College Planning:  Deciphering Your Financial Aid Package

Understanding Financial Aid

Financial aid offers have been mailed to students who will be attending college in the fall. Understanding the terms of your financial aid package can help you decide which resources to take advantage of and whether to accept the financial aid provided through the university or tap into other accounts you may have set aside for education.

First, some definitions. Then, some food for thought.

  • Subsidized loans are for undergraduate students with financial need.  This need is determined by the cost of schooling, family financial contributions and other financial aid the student receives, such as scholarships and grants.  The important thing to note about a subsidized loan is that this type of loan does not accrue interest while the student is attending school at least part-time. Interest also does not accrue if the loan is in a deferment period. Repayment of a subsidized loan begins 6 months after you graduate or your enrollment drops below half-time status. Repayment is required even if the student does not complete school and graduate.
  • Unsubsidized loans are available to both undergraduate and graduate students, but are not based on financial need.  Other financial aid and schooling costs factor into a student’s eligibility.  What is important to note with this type of loan is that interest accrues once the loan has been disbursed and continues to do so while the individual is attending school as well as during deferment and grace periods. Again, repayment waits until 6 months after graduation, withdrawal from school, or enrollment drops below half-time status.
  • Work- study is also determined by student need and provides an opportunity to work part-time while attending school and earning money. This money is paid out just like any other job and can be used to pay tuition or rent or just to ease some of the day-to-day expenses students incur during the semester. The reason many employers on campus offer preference to work study candidates is that the position is subsidized by the university so the employer pays only a small portion of the student’s wage.
  • A federal Pell Grant is disbursed to students based on eligibility and do not need to be paid back. Grants are almost always offered based on financial need.
  • A Ford Federal Direct Parent (PLUS) loan is a loan offered to the parent of a dependent undergraduate student. All of the other loan options mentioned above are awarded to the student. The PLUS loan is an option for a parent instead. PLUS loans tend to have higher interest rates and interest begins accruing immediately.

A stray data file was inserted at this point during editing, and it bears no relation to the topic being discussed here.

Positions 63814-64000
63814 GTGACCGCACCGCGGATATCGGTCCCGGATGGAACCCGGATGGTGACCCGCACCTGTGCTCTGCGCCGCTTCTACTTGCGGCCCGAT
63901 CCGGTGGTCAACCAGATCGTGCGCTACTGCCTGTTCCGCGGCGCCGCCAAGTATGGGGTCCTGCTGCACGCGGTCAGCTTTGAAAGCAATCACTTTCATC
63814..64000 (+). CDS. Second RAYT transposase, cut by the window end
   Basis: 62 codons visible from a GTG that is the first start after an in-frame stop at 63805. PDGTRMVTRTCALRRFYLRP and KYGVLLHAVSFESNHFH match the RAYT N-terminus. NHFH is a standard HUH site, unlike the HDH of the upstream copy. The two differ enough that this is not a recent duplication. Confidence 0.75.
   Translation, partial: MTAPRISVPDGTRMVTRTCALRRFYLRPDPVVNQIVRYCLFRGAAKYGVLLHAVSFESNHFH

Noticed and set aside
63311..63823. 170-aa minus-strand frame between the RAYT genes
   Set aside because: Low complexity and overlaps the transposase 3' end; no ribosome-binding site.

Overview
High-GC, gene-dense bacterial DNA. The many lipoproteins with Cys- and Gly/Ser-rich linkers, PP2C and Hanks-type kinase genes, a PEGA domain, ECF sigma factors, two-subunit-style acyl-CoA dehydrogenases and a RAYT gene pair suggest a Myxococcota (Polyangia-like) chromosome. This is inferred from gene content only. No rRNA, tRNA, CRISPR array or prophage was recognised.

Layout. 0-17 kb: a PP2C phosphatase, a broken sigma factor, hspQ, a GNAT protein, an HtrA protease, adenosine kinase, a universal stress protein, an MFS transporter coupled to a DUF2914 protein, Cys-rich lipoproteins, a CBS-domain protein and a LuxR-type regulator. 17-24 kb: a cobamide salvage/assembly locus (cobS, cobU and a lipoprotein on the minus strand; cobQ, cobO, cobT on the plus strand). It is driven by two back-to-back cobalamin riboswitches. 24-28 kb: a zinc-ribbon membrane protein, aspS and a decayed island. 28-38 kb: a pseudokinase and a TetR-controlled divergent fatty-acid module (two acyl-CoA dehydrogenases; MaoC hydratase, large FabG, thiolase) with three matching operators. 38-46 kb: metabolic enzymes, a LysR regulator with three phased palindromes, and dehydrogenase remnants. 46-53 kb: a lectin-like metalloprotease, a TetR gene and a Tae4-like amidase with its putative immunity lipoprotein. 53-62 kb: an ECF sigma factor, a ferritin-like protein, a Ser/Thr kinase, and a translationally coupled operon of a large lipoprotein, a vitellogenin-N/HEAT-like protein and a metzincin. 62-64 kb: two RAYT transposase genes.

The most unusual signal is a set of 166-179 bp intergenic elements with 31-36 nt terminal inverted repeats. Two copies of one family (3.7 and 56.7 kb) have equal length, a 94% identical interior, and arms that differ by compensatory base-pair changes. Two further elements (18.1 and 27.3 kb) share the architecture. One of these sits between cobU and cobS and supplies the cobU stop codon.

Considerations for Accepting Financial Aid

It’s important to note that you do not have to accept the loans offered in your financial aid package. Our experts offer their own perspectives on the benefits of different approaches.

With high school graduations quickly approaching, this can be a stressful time of year for families as they figure out how they are going to pay for higher education. As a recent college graduate who has seen this component of college from different angles, both traditional and non-traditional, let me help you begin to understand what everything means. There are so many pieces to determining student need and what options exist.

Financial assistance is determined from your FAFSA, or the Free Application for Federal Student Aid. Your financial aid offer was based on the financial need demonstrated in your FAFSA.

Now that you’ve received your financial aid package and the options are “on the table,” it may be difficult to understand what it all means. Having a general understanding of the terms above will help you make the best decision short-term for funding college now and long-term for after graduation, as well.

Interestingly, your financial aid package may be different for every school the student is accepted to. The individual colleges determine offers based not only on your need, but also on the resources and funding they have available.

Take it from a more recent college graduate who attended school as both a traditional and non-traditional student: there are many financial aid options.  Every student has a different background and need, so it is important to understand what works for you. Each year the student is presented with a new financial aid package, which allows them to decide what will be the most beneficial for that school year.  Use this time to assess your true need so that everyone can achieve their goals. Here are a few things to consider:

  1. Who will be contributing to the student’s educational expenses?
  2. What options does the student have?
  3. Will the student be working during school?
  4. Plan for living expenses during the year in addition to tuition and housing.

I’ve been through this process many times and as much as you try to plan, every year is different.  Be realistic with needs and wants. While some options seem great now and can provide extra comforts, think if this will benefit the student in the long run.  Looking back on my financial aid experience, I wish someone would have outlined what the options were and what everything meant. If you can learn anything from me, remember these three things:

  1. Know and understand your options.
  2. Do what’s best for the student.
  3. Plan for the future.

Related Blogs

Sign Up For Our Newsletter